The final step in my thinking process when reviewing such wines is, inevitably, this: Granted that the wine tastes clumsy now, might it age? Part of the problem is that the way I was educated about wine. I read the likes of Professor Saintsbury and Eddie Penning-Rowsell and learned to appreciate that a fine Bordeaux that tastes hard and unyielding in youth might turn out silky and delicious if given enough time in the cellar. Well, that’s true, as far as it goes: But there’s a big difference between a young wine that’s clumsy because it’s hard and tannic, and one that’s clumsy because it’s a fruit bomb. I don’t think it’s right to assume that a wine will age simply because (a) it’s a Napa Valley Cab, (b) it costs triple digits and (c) it has more fruit than a roadside fruit stand in August.

If there’s a cautionary tale here, it’s to advise vintners that just because you can extract massive fruit doesn’t make it the right thing to do. Show some restraint, please. Not just in reds but in whites: I’ve seen too many perfectly fine Chardonnays ruined by massive applications of oak, or oak-like aromas and flavors. I’ve always defended California from the naysayers who claim it’s too hot here to grow fine wine (a patent absurdity), but it is getting difficult to defend these over-extracted, overly-oaked, too soft and too sweet wines that seem to be popping up even in the $30-$40 and up ultrapremium range.

  1. Bob Foster says:

    I think you left out the single most important factor, something I look for in every wine, is balance.

  2. You mainly look for power? Perhaps this works with Cab…but with Pinot Noir, anything beyond a wine’s point of balance come in a single (or few) dimension…making the wine more simple, monolithic and powerful. Not that this doesn’t make for a delicious wine to have occasionally. And for some wines (Pinot Noirs), this is the right direction to take because the vineyard might not be capable of sufficient complexity. But a lot of our best vineyards/wines are being masked because power is what’s primarily being rewarded.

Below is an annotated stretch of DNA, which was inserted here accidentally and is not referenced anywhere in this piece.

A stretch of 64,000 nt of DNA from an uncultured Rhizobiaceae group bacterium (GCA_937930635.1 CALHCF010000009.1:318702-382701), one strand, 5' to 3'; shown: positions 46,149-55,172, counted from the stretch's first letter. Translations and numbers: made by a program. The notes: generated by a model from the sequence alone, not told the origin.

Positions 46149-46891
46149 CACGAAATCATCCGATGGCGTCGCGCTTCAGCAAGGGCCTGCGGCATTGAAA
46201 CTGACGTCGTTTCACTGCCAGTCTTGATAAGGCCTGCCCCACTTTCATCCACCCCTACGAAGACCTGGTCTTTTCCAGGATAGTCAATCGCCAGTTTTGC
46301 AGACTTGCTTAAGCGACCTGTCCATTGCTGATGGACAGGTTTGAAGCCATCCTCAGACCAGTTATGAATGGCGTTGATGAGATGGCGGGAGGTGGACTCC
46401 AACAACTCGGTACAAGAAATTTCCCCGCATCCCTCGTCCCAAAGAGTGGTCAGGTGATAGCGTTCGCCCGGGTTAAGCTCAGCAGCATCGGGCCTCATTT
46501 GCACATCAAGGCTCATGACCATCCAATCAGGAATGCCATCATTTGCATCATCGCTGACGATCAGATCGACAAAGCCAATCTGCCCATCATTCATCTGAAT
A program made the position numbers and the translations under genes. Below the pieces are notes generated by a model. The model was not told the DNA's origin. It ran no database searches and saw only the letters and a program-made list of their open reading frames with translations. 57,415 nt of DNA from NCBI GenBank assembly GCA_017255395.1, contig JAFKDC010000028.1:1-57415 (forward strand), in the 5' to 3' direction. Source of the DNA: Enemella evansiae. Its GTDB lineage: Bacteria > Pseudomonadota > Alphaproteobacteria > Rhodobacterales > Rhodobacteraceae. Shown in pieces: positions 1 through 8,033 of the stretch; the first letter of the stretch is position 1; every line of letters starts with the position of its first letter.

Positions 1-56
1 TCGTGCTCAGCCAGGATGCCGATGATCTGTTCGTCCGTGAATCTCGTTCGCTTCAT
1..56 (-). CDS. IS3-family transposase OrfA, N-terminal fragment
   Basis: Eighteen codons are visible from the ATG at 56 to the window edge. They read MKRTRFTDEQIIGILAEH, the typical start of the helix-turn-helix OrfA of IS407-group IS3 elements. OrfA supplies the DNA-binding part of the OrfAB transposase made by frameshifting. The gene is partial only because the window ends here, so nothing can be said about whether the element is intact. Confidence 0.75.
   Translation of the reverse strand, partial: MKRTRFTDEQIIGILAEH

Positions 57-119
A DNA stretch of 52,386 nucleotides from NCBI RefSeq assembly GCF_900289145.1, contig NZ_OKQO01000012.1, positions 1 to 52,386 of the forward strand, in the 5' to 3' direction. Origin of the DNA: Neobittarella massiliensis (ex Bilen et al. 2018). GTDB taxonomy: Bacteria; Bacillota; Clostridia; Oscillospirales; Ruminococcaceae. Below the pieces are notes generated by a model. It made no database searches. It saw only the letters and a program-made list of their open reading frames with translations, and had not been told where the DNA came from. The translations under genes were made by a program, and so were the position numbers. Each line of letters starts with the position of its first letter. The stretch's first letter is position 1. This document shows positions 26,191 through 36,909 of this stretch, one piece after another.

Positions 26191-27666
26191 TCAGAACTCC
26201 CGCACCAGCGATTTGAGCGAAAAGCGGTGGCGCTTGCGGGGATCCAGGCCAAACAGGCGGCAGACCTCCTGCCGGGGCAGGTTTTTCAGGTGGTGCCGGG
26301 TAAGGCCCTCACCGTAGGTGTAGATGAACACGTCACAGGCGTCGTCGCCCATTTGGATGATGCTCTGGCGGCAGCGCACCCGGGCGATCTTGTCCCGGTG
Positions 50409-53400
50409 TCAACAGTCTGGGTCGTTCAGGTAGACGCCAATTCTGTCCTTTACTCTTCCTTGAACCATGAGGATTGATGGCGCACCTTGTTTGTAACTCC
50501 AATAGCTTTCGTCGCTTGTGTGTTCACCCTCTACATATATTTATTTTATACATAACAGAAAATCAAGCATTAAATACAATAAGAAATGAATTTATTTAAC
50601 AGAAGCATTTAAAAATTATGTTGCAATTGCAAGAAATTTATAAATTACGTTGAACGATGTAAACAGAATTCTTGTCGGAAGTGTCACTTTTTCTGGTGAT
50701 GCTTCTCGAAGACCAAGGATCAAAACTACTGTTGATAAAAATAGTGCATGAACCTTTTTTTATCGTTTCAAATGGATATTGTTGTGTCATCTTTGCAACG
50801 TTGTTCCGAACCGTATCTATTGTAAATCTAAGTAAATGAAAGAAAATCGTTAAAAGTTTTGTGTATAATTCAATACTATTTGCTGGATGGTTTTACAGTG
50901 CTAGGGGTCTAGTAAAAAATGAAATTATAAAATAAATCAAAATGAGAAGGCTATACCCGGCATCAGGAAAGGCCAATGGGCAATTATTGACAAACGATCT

Also, Pinot Noirs that are made to age will have high(er) acidity and, in it’s youth, this acidity can tend to cause the power the wine does have to ‘go into hiding’.

    I don’t understand why a reviewer has to primarily look for any one thing when reviewing/scoring a wine. Why can’t you taste a wine, figure out what style it’s trying to achieve, tell us what that style is and review/score it on how well it pulls it off?

    Nice article tho, despite my complaints :)…and a good companion piece to your critique of 2011 Pinots.

  3. Bill Haydon says:

    Steve, I think you miss one of the main culprits keeping big California wines from being balanced, and that’s the over reliance on acidification. If these wines are coming in from the vineyard so utterly overripe, with very little TA left in the grapes and exceedingly high Ph, then they will need a massive acid adjustment just to remain stable. That acid is never a truly, harmonious part of the wine. It usually sticks out like a sore thumb upon release and only becomes more disjointed from the fruit the longer that wine stays in bottle.